Before I went to the lecture, almost everything I knew about the Caton sisters was filtered through the letters of the two women I’ve been researching for the past few years, Betsy Patterson Bonaparte and Eliza Anderson Godefroy. All five women grew up in the same elite social circle in late 18th- and early 19th-century Baltimore.

I knew enough to discount much of what Betsy Bonaparte said. Not only did she have a phenomenally venomous tongue, but she clearly saw the Caton girls as her rivals for the title of Belle of Baltimore. Beautiful and wealthy herself, Betsy was the first Baltimore girl to snare a royal title–well, sort of. She married Napoleon’s youngest brother in 1803, but her hopes of someday rising to the throne herself (or at least some kind of throne–I imagine a principality would have sufficed) were dashed by Napoleon’s vehement opposition to the marriage, which he had annulled. Imagine Betsy’s anguish when all three of the Caton sisters ended up with titles after marrying into the British aristocracy (including one, Mary Ann, whose first husband had been Betsy’s own brother).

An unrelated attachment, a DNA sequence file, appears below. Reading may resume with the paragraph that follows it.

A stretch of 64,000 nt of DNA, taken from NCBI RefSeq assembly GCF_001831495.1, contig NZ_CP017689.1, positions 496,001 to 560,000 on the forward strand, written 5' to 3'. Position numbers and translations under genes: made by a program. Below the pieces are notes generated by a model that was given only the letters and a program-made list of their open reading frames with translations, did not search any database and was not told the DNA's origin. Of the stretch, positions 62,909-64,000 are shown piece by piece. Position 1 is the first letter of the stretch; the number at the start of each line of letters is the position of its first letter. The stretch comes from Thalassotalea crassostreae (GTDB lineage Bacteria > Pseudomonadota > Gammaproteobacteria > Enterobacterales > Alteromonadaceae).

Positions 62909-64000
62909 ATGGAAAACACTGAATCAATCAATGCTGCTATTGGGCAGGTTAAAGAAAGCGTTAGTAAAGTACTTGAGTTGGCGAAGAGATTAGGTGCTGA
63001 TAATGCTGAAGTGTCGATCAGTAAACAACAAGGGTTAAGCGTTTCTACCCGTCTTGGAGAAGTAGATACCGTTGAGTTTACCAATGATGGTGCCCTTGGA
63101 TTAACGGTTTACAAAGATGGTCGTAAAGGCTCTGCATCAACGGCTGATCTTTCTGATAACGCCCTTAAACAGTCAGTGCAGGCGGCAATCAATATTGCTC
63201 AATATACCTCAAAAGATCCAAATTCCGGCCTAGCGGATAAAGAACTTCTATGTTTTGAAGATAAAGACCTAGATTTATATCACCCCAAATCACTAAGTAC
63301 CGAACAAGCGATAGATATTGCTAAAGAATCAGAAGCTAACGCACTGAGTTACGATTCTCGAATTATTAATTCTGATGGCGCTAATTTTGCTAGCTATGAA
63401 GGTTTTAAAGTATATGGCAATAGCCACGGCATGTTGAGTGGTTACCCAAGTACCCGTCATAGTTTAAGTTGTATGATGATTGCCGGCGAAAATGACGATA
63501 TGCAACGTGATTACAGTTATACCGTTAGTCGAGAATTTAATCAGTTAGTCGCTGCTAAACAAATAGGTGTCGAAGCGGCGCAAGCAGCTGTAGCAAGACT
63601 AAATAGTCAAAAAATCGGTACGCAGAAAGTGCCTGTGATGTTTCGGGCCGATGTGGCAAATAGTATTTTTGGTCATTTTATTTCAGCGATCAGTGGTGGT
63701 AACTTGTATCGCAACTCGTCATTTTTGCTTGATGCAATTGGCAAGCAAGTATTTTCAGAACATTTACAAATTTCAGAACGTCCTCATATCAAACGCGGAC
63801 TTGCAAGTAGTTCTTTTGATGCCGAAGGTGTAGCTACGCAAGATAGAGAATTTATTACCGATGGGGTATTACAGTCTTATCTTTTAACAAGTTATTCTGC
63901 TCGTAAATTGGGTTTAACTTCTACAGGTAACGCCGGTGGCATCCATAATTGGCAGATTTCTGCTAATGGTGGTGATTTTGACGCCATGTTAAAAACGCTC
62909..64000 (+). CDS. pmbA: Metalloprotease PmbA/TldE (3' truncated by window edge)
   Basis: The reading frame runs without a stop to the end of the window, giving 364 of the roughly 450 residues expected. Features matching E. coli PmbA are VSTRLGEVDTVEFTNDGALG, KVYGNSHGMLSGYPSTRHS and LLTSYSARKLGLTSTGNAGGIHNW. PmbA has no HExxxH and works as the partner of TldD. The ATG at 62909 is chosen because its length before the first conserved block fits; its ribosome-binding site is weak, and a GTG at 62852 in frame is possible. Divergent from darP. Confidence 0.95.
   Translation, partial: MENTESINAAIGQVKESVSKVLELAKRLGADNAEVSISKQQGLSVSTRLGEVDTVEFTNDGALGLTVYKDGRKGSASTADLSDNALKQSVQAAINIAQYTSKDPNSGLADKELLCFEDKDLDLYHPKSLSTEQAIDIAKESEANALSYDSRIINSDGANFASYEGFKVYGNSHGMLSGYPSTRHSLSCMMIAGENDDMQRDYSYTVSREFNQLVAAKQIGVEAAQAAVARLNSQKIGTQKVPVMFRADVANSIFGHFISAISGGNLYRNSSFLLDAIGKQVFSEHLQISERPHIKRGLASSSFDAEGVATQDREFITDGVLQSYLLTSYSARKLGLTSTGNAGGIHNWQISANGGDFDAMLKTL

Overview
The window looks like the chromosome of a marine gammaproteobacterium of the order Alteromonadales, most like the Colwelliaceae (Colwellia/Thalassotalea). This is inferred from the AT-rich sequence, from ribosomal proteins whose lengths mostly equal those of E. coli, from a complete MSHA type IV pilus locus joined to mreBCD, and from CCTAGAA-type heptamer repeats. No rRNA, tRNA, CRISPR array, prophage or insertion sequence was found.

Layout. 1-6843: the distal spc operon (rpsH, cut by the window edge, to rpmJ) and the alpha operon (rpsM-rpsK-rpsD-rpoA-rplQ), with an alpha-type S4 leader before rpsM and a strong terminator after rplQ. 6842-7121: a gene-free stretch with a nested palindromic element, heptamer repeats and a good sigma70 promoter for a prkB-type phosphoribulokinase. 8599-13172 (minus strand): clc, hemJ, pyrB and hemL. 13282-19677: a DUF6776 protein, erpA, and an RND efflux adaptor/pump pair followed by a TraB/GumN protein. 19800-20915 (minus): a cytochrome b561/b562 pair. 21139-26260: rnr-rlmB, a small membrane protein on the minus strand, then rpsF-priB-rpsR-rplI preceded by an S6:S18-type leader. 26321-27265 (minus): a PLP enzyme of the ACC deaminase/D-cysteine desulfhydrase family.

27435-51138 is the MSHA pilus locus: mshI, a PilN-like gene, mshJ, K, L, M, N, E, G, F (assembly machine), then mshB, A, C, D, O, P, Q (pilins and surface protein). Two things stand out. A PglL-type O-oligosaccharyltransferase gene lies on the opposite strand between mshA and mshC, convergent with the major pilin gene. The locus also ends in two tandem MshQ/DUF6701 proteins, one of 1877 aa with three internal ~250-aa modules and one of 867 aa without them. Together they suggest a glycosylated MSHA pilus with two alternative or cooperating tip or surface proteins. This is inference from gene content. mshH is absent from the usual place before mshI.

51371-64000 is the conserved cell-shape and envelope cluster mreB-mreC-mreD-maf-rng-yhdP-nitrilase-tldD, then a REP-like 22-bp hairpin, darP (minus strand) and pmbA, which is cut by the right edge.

But Betsy’s animosity toward the Catons started even before their famous 1816 trip to England, during which the sisters were feted as “the three Graces.” Shortly before their departure, Betsy was scolded by her friend Eliza Anderson Godefroy for badmouthing Betsey Caton at a New York boarding-house. After swearing Betsy B. to the strictest confidence (for Betsey C. had “charged me not to tell it to you”), Eliza reported the gossip retailed by two gentlemen in New York who were Betsy C.’s “devoted lovers.” According to them, Eliza told Betsy B., “at a public dinner at the Boarding House you abused her in the blackest & most infamous manner, & that they made it a point to tell her to put her on her Guard against you_ I told her I did not believe a word of it & that they must be dirty Fellows indeed who would take such a business upon their hands.”